Second, we found that early nutrition support is associated with day-28 mortality. This result could be explained by the risk of overnutrition during the acute phase of critical illness due to the uncontrollable endogenous energy produced by the stressed organism [36]. Indeed, the abrupt rise in intake in the ‘early nutrition’ group, which may be considered as early full-feeding, could then explain the deleterious effects observed. Moreover, in the absence of indirect calorimetry-based prescriptions, the risk of overnutrition in the acute phase is even higher, especially in patients treated with neuromuscular blocking agents, a therapy known to decrease basal metabolic rate. In contrast, after D4, Heidegger et al. demonstrated a beneficial effect of optimising the energy intake by individualising intakes using indirect calorimetry [37]. Despite a low level of evidence, generalisation of indirect calorimetry may help to estimate the intensity of basal metabolism after clinical stabilisation and to prevent the prescription of excessive amounts of energy [36, 38,39,40]. Furthermore, early nutrition could also inhibit the processes of autophagy—a survival mechanism that ensures the elimination of cellular waste and preservation of mitochondrial functions—and thereby limit the natural stress response to injury [41,42,43]. Finally, another explanation could be the occurrence of a refeeding syndrome, resulting from the premature introduction of high energy intakes in patients at risk. The latter hypothesis, although impossible to confirm in the absence of biological data in our cohort, seems plausible in view of two recent studies demonstrating the harmful effects of excessive and non-progressive intakes in patients with refeeding hypophosphatemia [44, 45]. Such findings, if confirmed in RCTs, could challenge our current practices on early nutrition in the ICU. In our study, patients not receiving nutrition support in the first 48 h had energy intakes from intravenous dextrose and propofol accounting for nearly 5 kcal/kg/day, close to the levels considered to be permissive underfeeding in recent RCTs [7, 46]. The negative effect of early nutrition seemed to prevail in younger patients and those with lower SOFA scores, which are characteristics of low nutritional risk in the NUTRIC score developed by Heyland et al. [47]. Early nutrition in patients at low nutritional risk (low NUTRIC score) exposes them to the risk of overfeeding and increased morbi-mortality. Our results are in conflict with those of Ortiz-Reyes et al. who found an association between early enteral and a reduced risk of persistent organ dysfunction plus day-28 death in subgroups of patients with a NUTRIC score < 5 or a SOFA < 9 [18]. Beyond obvious differences in study design (nested cohort analysis of an ongoing registry-based RCT) and intervention (early enteral alone), the reasons for these conflicting results may lie in the study population, which was predominantly of medical admission (82%) in this study. Furthermore, no significant association was found between different energy target and mortality in subgroups of NUTRIC score in a post hoc analysis of the PERMIT trial [48]. These data reinforce the need for individualisation of intakes and the need for clinical signs and accurate biomarkers to predict the optimal timing at which the body is able to metabolise external nutrients [49].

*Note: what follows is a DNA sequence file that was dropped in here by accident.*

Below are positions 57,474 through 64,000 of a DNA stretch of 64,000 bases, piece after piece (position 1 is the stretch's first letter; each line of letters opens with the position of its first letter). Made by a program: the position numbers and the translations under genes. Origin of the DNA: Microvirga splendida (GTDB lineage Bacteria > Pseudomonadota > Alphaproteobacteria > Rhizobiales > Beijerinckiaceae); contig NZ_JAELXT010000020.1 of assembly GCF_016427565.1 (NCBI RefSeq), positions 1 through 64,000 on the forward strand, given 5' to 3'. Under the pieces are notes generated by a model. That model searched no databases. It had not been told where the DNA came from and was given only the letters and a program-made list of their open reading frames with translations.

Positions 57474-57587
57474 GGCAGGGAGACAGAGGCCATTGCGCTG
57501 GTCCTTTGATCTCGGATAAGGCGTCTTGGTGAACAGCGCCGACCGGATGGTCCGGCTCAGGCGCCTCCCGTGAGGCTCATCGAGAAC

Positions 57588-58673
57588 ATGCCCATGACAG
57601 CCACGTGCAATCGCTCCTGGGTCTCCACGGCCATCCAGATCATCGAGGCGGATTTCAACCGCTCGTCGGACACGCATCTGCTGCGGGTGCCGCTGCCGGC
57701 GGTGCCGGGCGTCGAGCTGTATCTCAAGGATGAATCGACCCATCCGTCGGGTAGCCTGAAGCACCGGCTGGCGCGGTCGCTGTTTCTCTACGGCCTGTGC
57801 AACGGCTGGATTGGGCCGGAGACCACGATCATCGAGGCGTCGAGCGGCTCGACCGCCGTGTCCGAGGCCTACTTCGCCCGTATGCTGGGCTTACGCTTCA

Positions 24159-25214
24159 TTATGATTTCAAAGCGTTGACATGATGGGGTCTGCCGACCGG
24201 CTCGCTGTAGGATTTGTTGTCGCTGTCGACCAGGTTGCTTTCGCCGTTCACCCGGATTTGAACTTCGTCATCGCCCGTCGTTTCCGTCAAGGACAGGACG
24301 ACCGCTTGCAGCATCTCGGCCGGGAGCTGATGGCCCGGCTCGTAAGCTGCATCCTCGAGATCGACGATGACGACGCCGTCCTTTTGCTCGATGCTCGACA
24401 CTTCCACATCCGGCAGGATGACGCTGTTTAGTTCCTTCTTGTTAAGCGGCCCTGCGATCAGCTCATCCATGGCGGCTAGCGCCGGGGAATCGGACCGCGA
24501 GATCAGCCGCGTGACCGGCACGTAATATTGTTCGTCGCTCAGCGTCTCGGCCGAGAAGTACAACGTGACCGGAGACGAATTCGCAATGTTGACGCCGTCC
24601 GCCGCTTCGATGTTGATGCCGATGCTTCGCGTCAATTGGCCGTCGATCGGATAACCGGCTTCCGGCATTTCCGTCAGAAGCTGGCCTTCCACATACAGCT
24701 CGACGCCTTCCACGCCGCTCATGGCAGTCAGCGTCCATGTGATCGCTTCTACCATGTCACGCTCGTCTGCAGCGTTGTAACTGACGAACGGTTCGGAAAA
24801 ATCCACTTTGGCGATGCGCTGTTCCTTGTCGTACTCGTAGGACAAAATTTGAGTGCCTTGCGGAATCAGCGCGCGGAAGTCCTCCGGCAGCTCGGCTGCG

Third, we observed increased 28-day mortality for any early macronutrient doses higher than 6 kcal/kg/d of energy and 0.3 g/kg/d of protein. In a post hoc analysis of the EPaNIC trial, Casaer et al. demonstrated that an early low dose of macronutrients was associated with the fastest recovery compared to any higher dose, whether administered parenterally or enterally [50]. This finding is in line with the recent update of the ASPEN guidelines suggesting a lower energy target, between 12 and 20 kcal/kg/d, during the first week of the ICU [11]. A similar observation was made by Servia-Goixart et al. in a multicentre prospective study that included 639 critically ill patients, where a multivariable analysis adjusted for patient characteristics and severity showed that a higher mean energy intake was associated with mortality [51]. However, the authors reported a protective effect associated with the mean protein intake that did not match our results. A possible reason for these divergent findings may be that the protein intake was explored overall during the ICU stay, rather than focusing on the early phase as we did. Yet, early acute-illness-associated stress impairs protein–energy metabolism and its responsiveness to exogenous nutrients [52, 53]. Koekkoek et al. reported, in a recent retrospective study, a time-dependent association of protein intake with mortality: before day 3 in the ICU, a protein intake superior to 0.8 g/kg/day was associated with significantly higher 6-month mortality; after D3, a progressive increase protein provision was associated with an improvement in patients outcomes [54]. Compared to other macronutrients such as glucose and lipids, early administration of amino acids was associated with poor outcomes in a preplanned post hoc analysis of the PEPaNIC study [55]. The soon-to-be-published NUTRIREA-3 trial evaluating early low-energy, low-protein versus standard feeding in severe ICU-ventilated shock patients will add further light on these results [56].